Figure 2: Oxytocin correlates with resting energy expenditure in women (left | Lawson. 2015) and suppresses energy (middle) and more specifically fat intake in men (right | Lawson. 2015)
As a bone builder, however, oxytocin at a human equivalent dose of 0.08mg/kg body weight appears to works only in females. And while its bone preserving effects may be age-specific, its effects on muscle may depend on age and the age-induced decline in basal oxytocin production; a non-specific recommendation to take "supplemental" oxytocin does thus appear unwarranted.

What may appear warranted, though, is to suggest oxytocin treatments for children and adults with autism. In this population abnormal OT levels are the rule (Modahl. 1998) which is why it is hardly surprising that studies have repeatedly OT to promote social behavior (Andari. 2010), increase retention of social cognition (Hollander. 2007) and improve "mind reading", i.e. the ability to understand what others think and how they feel (Domes. 2007)
Figure 3: Rodent studies indicate that the anti-obesity effects (see reduction in body weight, bottom, right) of oxytocin are rooted in (a) its ability to boost both resting (REE) and activity induced (NREE) energy expenditure (top) and (b) its appetite suppressive effects and the down-stream effects on food intake (bottom, left | Noble. 2014). Human studies to confirm the interactive influence of these two motors of body fat loss in the long(er) term are still missing, though.
Does having more sex do the same? I wish I could say "yes!", but I don't have the data to back my assumption that having more sex would be an even better weight loss solution. I mean, the energy expenditure during sexual intercourse is clearly overstated in the popular media, but the oxytocin shower and the mere fact that you are (a) not sitting your ass flat and (b) not stuffing yourself with junk while having sex would help 90% of the average Joes and Janes lose weight ;-) What appears to be undebatable, though, is that oxytocin promotes satiety and acutely elevates energy expenditure and spontaneous activity when it actually reaches the brain.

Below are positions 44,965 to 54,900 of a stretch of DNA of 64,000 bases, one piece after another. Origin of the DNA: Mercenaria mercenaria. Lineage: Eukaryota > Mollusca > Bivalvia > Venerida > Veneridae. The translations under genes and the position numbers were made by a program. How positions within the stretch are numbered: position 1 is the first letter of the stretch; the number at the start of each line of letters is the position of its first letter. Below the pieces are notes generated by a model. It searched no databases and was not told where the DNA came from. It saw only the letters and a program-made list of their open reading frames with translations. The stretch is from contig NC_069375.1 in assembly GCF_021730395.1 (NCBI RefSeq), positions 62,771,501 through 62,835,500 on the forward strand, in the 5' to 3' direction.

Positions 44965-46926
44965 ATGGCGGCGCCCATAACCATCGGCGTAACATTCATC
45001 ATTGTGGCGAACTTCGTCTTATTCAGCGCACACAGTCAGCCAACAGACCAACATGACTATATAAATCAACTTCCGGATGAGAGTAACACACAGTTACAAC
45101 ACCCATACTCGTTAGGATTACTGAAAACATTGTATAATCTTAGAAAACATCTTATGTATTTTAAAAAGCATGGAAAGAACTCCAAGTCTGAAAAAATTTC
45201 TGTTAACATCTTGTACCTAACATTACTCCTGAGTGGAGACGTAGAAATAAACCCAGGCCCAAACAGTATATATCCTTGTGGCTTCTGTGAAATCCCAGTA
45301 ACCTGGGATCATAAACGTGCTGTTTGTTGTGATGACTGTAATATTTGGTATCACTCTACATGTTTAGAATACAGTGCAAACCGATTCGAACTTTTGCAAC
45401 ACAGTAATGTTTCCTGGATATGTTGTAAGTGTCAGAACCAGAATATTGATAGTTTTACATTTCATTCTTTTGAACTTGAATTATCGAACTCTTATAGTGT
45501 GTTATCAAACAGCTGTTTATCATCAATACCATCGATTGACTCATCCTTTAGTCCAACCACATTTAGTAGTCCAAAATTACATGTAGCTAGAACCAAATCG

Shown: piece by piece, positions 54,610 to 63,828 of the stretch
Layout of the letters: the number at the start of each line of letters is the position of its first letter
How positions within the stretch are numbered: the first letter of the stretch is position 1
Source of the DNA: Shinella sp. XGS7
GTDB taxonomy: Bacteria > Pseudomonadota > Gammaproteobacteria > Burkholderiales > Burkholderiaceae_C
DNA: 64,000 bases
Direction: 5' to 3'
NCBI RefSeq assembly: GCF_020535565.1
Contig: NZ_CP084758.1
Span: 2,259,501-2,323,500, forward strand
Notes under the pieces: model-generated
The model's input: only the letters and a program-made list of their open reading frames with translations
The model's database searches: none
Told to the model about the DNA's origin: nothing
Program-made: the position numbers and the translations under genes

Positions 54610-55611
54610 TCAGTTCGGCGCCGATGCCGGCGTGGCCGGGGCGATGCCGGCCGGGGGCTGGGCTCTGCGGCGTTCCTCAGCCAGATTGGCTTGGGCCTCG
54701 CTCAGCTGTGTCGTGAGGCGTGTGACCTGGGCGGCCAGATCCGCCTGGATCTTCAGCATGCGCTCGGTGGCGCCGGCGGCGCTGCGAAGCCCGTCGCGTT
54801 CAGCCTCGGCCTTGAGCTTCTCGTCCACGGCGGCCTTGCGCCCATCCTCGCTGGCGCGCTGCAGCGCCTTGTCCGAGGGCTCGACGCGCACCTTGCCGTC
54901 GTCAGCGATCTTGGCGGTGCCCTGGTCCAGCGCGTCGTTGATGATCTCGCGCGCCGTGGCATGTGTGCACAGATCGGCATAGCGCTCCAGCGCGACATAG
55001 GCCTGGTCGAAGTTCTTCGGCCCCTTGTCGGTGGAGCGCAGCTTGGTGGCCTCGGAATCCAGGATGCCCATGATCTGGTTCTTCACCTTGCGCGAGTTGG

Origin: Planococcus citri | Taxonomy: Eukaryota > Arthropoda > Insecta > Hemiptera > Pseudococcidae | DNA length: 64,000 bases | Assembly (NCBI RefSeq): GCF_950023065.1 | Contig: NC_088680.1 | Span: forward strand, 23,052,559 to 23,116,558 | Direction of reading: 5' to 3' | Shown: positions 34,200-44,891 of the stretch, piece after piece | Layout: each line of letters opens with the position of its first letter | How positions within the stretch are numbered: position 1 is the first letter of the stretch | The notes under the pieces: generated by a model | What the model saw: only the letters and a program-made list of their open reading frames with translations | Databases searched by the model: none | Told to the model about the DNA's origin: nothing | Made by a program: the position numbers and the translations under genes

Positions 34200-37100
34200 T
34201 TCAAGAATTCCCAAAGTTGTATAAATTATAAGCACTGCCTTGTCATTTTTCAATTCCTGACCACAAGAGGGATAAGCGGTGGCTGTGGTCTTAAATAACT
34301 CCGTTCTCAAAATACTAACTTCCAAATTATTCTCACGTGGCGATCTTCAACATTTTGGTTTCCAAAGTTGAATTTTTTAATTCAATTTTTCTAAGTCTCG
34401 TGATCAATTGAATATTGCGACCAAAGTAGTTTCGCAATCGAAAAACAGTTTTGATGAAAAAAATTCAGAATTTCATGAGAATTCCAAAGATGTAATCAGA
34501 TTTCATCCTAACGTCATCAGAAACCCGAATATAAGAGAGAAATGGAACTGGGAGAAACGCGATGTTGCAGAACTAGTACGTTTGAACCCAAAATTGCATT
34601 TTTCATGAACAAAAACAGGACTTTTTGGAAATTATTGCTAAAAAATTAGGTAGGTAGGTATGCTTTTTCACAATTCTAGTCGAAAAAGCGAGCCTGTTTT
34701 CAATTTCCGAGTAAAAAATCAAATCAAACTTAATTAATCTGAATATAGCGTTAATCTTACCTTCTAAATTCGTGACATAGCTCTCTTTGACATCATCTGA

Speaking of "reaching the brain", I would like to emphasis that next to direct injections into the brain which are obviously not feasible, the intranasal administration of oxytocin which was also used in the human studies by Lawson et al. (2014 & 2015) is probably the best way to up your levels (MacDonald. 2011) if you cannot or do not want to take the "natural" route to elevated levels of the orgasm hormone | Comment on Facebook!
References:
  • Andari, Elissar, et al. "Promoting social behavior with oxytocin in high-functioning autism spectrum disorders." Proceedings of the National Academy of Sciences 107.9 (2010): 4389-4394.
  • Beranger, Guillaume E., et al. "Oxytocin reverses ovariectomy-induced osteopenia and body fat gain." Endocrinology 155.4 (2014): 1340-1352.
  • Beranger, Guillaume E., et al. "Oxytocin reverses osteoporosis in a sex dependent manner." Name: Frontiers in Endocrinology 6 (2015): 81.
  • Domes, Gregor, et al. "Oxytocin improves “mind-reading” in humans." Biological psychiatry 61.6 (2007): 731-733.
  • Elabd, Christian, et al. "Oxytocin is an age-specific circulating hormone that is necessary for muscle maintenance and regeneration." Nature communications 5 (2014).
  • Hollander, Eric, et al. "Oxytocin increases retention of social cognition in autism." Biological psychiatry 61.4 (2007): 498-503.
  • Lawson, Elizabeth A., et al. "Oxytocin secretion is related to measures of energy homeostasis in young amenorrheic athletes." The Journal of Clinical Endocrinology & Metabolism 99.5 (2014): E881-E885.
  • Lawson, Elizabeth A., et al. "Oxytocin reduces caloric intake in men." Obesity (2015).
  • MacDonald, Elayne, et al. "A review of safety, side-effects and subjective reactions to intranasal oxytocin in human research." Psychoneuroendocrinology 36.8 (2011): 1114-1126.
  • Noble, Emily E., et al. "Oxytocin in the ventromedial hypothalamic nucleus reduces feeding and acutely increases energy expenditure." American Journal of Physiology-Regulatory, Integrative and Comparative Physiology 307.6 (2014): R737-R745.